Elon Musk’s X Corp sued California on Friday, challenging the constitutionality of a state law establishing new transparency requirements for social media companies, including how they police disinformation, hate speech and extremism.
X, the social media platform once called Twitter, said the law, known as Assembly Bill 587, violates its free speech rights under the U.S. Constitution’s First Amendment and California’s state constitution.
In a complaint filed in federal court in Sacramento, California, X said the law’s “true intent” was to pressure social media companies into eliminating content the state found objectionable.
By doing so, California is forcing companies to adopt the state’s views on politically charged issues, “a form of compelled speech in and of itself,” X said.
Musk, a self-described free speech absolutist and the world’s richest person, bought Twitter for $44 billion last October. He also runs the electric car company Tesla and space exploration company SpaceX.
Civil rights groups including the Anti-Defamation League and the Center for Countering Digital Hate have identified increases in the volume of hate speech on X targeting Jews, Blacks, gay men and trans persons since Musk took over.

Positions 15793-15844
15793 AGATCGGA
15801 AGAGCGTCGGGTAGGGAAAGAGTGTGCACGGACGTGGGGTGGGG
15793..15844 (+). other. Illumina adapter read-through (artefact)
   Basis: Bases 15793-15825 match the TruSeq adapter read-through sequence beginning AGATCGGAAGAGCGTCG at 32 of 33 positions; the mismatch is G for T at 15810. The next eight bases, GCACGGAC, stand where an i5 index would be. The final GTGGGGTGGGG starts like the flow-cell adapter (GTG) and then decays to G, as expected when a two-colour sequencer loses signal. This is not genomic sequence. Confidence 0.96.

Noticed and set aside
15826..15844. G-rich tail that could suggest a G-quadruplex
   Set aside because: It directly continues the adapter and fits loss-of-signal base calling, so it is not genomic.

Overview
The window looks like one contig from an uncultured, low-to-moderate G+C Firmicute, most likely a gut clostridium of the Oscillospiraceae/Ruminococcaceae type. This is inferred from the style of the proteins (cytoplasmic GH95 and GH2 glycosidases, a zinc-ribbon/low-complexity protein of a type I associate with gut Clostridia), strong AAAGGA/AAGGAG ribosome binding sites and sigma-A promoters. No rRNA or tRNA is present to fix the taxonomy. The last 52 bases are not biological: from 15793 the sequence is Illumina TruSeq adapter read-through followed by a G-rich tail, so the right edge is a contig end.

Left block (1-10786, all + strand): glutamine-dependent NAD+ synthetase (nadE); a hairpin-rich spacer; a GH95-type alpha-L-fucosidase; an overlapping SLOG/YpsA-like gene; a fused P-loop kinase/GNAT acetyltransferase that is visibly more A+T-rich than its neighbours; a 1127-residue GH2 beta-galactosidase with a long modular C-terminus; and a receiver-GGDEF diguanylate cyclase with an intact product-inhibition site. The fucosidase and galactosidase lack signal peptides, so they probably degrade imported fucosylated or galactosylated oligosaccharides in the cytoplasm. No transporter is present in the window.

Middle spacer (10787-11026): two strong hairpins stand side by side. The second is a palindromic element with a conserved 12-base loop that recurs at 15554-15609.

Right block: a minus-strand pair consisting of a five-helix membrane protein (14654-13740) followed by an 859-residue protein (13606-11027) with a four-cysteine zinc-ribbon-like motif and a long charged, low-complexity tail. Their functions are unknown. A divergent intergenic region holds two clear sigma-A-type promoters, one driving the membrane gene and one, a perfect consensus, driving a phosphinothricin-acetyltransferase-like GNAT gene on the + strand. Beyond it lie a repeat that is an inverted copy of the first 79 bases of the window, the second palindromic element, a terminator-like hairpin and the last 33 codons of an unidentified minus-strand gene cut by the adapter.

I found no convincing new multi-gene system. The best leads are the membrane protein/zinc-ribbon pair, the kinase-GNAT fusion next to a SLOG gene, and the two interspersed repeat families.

The office of California Attorney General Rob Bonta, which enforces state laws, did not immediately respond to requests for comment on the lawsuit.
AB 587 requires larger social media companies to issue semiannual reports that describe their content moderation practices, and provide data on the numbers of objectionable posts and how they were addressed.
The law also requires companies to provide copies of their terms of service. Failure to comply risks civil fines of up to $15,000 per violation per day.
Gavin Newsom, California’s Democratic governor, signed the law last September, saying the state would not let social media be “weaponized” to spread hate and disinformation.
Musk laid off thousands of employees after buying Twitter, and on Monday blamed critics including the ADL for a 60% decline in U.S. advertising revenue.
In a recent interview, A.J. Brown, who resigned in June as X’s head of brand safety and ad quality, said a recent policy change that limited the visibility of objectionable posts on X rather than removing them made it difficult to convince advertisers the platform was safe.
The case is X Corp v Bonta, U.S. District Court, Eastern District of California, No. 23-at-00903.
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